Stakeholders in the education sector have decried decreasing budgetary allocation by both the Federal and state governments in the face of the mushrooming of tertiary institutions across the country.
They expressed concern, particularly about the inability of the Federal Government over the years to raise its budgetary allocation to the sector in conformity with the 26 per cent recommended by the United Nations Educational Scientific and Cultural Organisation for developing countries like Nigeria, saying it left so much to be desired.
Looking at the trend of the budgetary allocation to education in the last nine years, the government in 2010 voted N293,427,655,563 (7.19%); 2011- N393,810,171,775 (9.32%); 2012 – N468,385,037,983 (9.86%); 2013 – N499,761,707,838 (10.15%); 2014-N494,783,130,261 (10.54%); 2015- N484,263,784,654 (10.78%); 2016 – N480,278,214,639 (7.92%); 2017 – N550,597,184,148 (7.40%); and 2018 – N605,800,080,038 (7.04%), respectively.
This year, the government only allocated seven per cent of the budget to the sector. This is said to be a pointer to the fact that the problems facing the education sector may be far from being over.
The budget has equally exposed the insincerity of government in respect of its promises
Various state governments on their part, are also accused of compounding issues regarding the establishment and funding of educational institutions in their respective states.
Findings revealed that in Ondo State, its three specialised universities, which include the Ondo State University of Science & Technology, Okitipupa; the University of Medical Sciences, Ondo and the Adekunle Ajasin University, Akungba Akoko, have to share the state’s 2018 education budget of N181.42billion with all the public secondary schools in the state.
Rivers State, which also has two state-owned universities, the Rivers State University and the Ignatius Ajuru University of Education has only allocated N50billion to the education education in the state for 2018.
Similarly, Ogun State with Tai Solarin University of Education, Ijebu-Ode and Olabisi Onabanjo University, Ago Iwoye, has allocated only N79billion to education for this year.
Currently, reports have it that plans are underway by the Enugu State Government to convert the famous Institute of Management and Technology, Enugu to a full-fledged university.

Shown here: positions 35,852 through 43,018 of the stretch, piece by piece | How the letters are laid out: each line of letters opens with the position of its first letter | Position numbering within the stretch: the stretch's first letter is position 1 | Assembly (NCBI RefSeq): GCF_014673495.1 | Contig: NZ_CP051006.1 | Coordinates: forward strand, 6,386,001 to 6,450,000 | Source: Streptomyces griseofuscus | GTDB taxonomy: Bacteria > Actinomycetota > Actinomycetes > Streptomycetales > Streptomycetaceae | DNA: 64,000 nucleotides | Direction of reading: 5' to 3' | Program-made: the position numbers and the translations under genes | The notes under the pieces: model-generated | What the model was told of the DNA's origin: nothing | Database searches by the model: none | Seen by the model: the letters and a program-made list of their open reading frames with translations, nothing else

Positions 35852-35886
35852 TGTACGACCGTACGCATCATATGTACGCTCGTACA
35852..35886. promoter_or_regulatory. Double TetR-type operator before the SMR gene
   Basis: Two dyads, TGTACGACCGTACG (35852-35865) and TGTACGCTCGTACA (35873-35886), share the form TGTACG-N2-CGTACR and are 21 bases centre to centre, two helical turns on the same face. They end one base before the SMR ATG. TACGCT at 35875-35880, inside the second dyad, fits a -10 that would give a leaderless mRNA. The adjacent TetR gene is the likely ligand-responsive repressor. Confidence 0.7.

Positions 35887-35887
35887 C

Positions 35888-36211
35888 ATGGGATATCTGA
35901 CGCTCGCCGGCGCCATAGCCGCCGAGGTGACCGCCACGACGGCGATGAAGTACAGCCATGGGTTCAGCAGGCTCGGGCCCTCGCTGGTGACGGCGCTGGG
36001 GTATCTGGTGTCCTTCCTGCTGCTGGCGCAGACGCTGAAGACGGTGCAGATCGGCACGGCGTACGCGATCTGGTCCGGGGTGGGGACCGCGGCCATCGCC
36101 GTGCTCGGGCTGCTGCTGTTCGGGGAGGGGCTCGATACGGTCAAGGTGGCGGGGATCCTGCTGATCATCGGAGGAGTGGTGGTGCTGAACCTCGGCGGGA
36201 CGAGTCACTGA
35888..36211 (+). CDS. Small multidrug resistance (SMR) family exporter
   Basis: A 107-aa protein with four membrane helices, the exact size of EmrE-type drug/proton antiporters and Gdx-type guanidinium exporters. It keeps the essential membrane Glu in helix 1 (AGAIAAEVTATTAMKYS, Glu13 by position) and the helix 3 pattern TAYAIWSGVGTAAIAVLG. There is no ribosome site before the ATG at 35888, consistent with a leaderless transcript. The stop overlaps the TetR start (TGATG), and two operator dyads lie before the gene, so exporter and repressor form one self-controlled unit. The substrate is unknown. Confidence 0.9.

At present, Edo State has the Ambrose Alli University, Ekpoma; School of Technology and Management Sciences, Usen; College of Agriculture, Iguoriakhi; Michael Imoudu Institute of Physical Education, Afuze; School of Health Technology, Benin City; Tayo Akpata University of Education, Ekiadolor; College of Education, Igueben; and the School of Nursing and Midwifery, Benin City. Also, the immediate past administration of Governor Adams Oshiomole in Edo State, shortly before leaving office, established the Edo University, Iyamho, in Etsako West Local Government Area of the state. All these higher educational institutions and other lower educational institutions in the state are to manage the paltry N6.3billion allocated to the sector in this year’s budget.
Benue State, which has the Benue State University; Benue State Polytechnic, Ugbokolo; College of Advanced and Professional Studies, Markurdi; College of Education, Katsina-Ala; College of Education, Oju; and the Benue State University College of Health Sciences, has not fared better.
Considering the current poor financial situation of many state governments, many of which are on the brink of distress and owing months of workers’ salaries, despite the bail out funds given to them by the Federal Government, analysts say that many of the state-owned higher institutions have become anything other than the centres of excellence they were originally meant to be, especially with their decrepit infrastructure.
The Chairman of the Academic Staff Union of Universities, Prof. Abiodun Ogunyemi, in a chat with our correspondent, decried the alleged lackadaisical attitude of government to the welfare of state-owned institutions.